Huntington Beach, Calif. — As the industry rounds the bend into the fourth quarter, more than 500 student housing industry executives gathered for the NMHC Student Housing Conference last week in Huntington Beach, California. The conference had more than a dozen sessions covering the industry from new capital to research to development and construction.
The conference kicked off, Wednesday, October 3 with several members-only sessions. The opening general session, “Executive Insights” focused on the state of the industry with executives from four leading owners, managers and investment sales firms: Randy Churchey, former CEO of EdR and now with Greystar; Peter Katz, executive managing director of IPA; Bob Clark, CEO of Peak Campus; Bill Bayless, CEO of American Campus Communities; Wes Rogers, CEO of Landmark Properties; and Brian Dinerstein, President of The Dinerstein Companies. Doug Bibby, president of NMHC, moderated the session, which discussed the current climate of the industry.
The first question was the one on the mind of many in the room — “Why did EdR sell to Greystar?” — was poised to Randy Churchey, the former CEO of EdR, now with Greystar. Churchey stated that the sale was primarily driven by the fact that the value of EdR’s assets did not connect to its share price, a thought held by a number of REITs across many real estate sectors presently. The sale was, he said, “a good outcome for shareholders,” who received a premium of the company’s share price at closing. Other panelists commented that EdR’s sale to Greystar also brought another big name to the industry — Blackstone — since that company will be a partner with Greystar in some of the assets.
The opening general session also addressed supply-and-demand in the industry, with Rogers adding that rising construction costs are pressing the price point so that most student housing properties are built with the upper end of pricing in mind. He also noted that many suppliers are raising prices, forcing developers to do more value engineering in pre-construction phases to save development costs. Dinerstein agreed, adding that the company is taking more control of its vendors and consultants rather than allowing them to directly approve costs. Clark and Bayless agreed that there was little that they saw in terms of supply/demand issues that gave them cause for concern, despite a few markets like College Station [Texas] and Columbia [Missouri] showing poor occupancy. The panel also tackled the difficult issue of labor in off-campus student housing, stating that it is challenge to find and retain skilled labor. “One of the big risks is people,” said Clark. “There is not enough talent and we must invest in our employees’ careers.” Toward the end of the session, all were asked about their leasing results for fall 2018. After ACC reported its results (the company’s same store portfolio was 97 percent leased), others joked that since there was now only one public company in the industry their results were better, before giving more accurate approximate answers. All were in the mid-90s percentage-wise, their principals reported.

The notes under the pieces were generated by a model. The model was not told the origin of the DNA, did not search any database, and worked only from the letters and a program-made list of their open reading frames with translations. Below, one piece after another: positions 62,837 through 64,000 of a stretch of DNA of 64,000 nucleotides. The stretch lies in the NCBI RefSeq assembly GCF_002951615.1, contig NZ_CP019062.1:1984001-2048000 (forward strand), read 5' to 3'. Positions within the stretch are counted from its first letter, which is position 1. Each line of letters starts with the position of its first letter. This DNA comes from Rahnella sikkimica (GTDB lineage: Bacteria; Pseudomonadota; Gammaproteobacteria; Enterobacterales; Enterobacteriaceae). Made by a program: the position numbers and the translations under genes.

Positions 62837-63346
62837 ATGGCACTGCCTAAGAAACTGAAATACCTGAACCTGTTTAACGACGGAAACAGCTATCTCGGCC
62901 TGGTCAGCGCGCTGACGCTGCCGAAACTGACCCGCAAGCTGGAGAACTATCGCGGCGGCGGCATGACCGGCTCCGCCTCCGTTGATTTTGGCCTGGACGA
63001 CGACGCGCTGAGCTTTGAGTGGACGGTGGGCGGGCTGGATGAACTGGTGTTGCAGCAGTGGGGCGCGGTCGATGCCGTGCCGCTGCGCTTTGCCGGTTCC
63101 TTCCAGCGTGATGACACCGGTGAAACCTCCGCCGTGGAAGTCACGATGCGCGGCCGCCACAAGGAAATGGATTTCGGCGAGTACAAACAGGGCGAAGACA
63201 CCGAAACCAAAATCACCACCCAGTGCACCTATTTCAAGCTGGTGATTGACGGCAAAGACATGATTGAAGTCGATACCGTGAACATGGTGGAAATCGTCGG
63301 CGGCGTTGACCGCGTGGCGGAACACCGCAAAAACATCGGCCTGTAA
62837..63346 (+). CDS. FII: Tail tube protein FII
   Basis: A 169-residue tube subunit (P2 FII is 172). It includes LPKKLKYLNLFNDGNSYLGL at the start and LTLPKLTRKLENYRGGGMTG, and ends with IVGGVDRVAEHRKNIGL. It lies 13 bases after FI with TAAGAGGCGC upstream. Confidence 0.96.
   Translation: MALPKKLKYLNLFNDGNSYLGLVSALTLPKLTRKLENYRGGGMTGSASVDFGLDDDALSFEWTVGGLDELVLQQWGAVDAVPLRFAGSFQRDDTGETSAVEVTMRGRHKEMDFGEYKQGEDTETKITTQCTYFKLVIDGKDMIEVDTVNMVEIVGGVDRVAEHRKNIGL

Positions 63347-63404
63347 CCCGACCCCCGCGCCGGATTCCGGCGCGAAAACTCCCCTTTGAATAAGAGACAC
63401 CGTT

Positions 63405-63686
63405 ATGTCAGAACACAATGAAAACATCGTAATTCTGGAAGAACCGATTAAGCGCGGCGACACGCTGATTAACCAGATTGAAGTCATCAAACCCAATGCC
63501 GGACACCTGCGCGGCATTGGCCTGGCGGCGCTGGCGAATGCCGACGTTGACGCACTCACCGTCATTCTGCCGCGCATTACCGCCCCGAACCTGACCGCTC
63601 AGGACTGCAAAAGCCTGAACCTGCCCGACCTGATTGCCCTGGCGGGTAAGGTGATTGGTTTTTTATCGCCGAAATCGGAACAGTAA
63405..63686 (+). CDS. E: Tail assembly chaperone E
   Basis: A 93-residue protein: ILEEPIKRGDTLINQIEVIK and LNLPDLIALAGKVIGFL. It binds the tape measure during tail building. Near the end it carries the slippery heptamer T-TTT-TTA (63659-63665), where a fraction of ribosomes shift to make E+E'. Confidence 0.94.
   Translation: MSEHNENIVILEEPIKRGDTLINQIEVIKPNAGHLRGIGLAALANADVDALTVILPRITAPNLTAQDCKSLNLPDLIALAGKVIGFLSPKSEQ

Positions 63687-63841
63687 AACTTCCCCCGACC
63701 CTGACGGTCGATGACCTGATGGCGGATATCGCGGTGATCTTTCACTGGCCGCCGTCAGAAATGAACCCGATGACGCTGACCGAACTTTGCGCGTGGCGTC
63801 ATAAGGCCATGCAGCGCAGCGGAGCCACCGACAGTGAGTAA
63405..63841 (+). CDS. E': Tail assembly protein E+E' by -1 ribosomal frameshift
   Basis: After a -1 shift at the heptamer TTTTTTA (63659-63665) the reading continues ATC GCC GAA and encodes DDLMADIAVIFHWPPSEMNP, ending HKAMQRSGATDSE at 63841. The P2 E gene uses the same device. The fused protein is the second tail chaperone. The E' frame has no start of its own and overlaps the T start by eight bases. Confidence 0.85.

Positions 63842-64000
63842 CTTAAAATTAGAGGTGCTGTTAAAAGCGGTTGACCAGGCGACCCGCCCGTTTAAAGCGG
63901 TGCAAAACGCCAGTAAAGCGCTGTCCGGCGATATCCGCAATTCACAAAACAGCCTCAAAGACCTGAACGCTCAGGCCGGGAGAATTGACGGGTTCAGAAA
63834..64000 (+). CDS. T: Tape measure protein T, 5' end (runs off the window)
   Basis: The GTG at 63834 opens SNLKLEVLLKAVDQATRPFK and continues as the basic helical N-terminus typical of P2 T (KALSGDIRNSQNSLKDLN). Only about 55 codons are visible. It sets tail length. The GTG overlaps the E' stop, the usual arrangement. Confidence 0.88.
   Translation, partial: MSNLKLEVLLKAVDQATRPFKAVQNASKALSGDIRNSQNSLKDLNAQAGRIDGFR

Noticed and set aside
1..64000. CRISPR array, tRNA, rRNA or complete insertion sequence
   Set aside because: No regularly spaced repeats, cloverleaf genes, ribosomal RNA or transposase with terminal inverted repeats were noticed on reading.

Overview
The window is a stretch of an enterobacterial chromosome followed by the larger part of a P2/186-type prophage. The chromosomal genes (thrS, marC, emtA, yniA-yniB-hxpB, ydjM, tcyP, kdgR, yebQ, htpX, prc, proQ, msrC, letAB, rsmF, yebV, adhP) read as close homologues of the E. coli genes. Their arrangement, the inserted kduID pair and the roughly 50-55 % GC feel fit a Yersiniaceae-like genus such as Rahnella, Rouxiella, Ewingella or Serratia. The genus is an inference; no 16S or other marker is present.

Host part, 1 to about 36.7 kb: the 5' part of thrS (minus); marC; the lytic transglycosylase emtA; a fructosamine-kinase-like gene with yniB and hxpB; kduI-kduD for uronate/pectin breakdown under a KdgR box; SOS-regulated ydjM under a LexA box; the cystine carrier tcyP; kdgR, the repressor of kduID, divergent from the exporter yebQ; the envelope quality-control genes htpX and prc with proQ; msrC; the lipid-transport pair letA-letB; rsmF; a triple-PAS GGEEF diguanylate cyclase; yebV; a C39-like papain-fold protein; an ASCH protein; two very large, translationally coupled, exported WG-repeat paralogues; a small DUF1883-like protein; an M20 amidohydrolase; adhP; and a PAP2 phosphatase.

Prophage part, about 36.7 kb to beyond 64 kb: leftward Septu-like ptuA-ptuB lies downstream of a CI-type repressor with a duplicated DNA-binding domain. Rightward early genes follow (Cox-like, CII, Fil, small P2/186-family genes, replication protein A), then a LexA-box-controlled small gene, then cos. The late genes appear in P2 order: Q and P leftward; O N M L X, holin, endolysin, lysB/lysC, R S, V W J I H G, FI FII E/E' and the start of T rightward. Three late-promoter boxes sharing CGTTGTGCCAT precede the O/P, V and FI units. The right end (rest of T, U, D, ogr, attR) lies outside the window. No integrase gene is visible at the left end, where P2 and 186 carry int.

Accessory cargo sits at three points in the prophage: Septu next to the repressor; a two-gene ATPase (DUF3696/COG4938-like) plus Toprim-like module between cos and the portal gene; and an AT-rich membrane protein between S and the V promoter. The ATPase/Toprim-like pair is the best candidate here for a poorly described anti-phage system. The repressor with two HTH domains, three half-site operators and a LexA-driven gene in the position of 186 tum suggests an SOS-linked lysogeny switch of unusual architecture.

Thursday morning kicked off with a panel on new equity in the industry, featuring executives from CPPIB (Canadian Public Pension Investment Board); Goldman Sachs, Blackstone and ARA Newmark, moderated by Avi Lewittes, chief investment officer of The Scion Group. All discussed their entries into student housing and future plans to invest in the sector. Interestingly enough, all reported that they had no allocations set for the sector, but preferred to be more opportunistic with their different funds.
As the day continued, sessions covered the industry’s economic outlook, data, investing in student housing assets, construction and IT. The conference concluded on Friday, October 5, with sessions on town and gown relationships, managing risk and exclusive NMHC research covering the cost of housing options for students.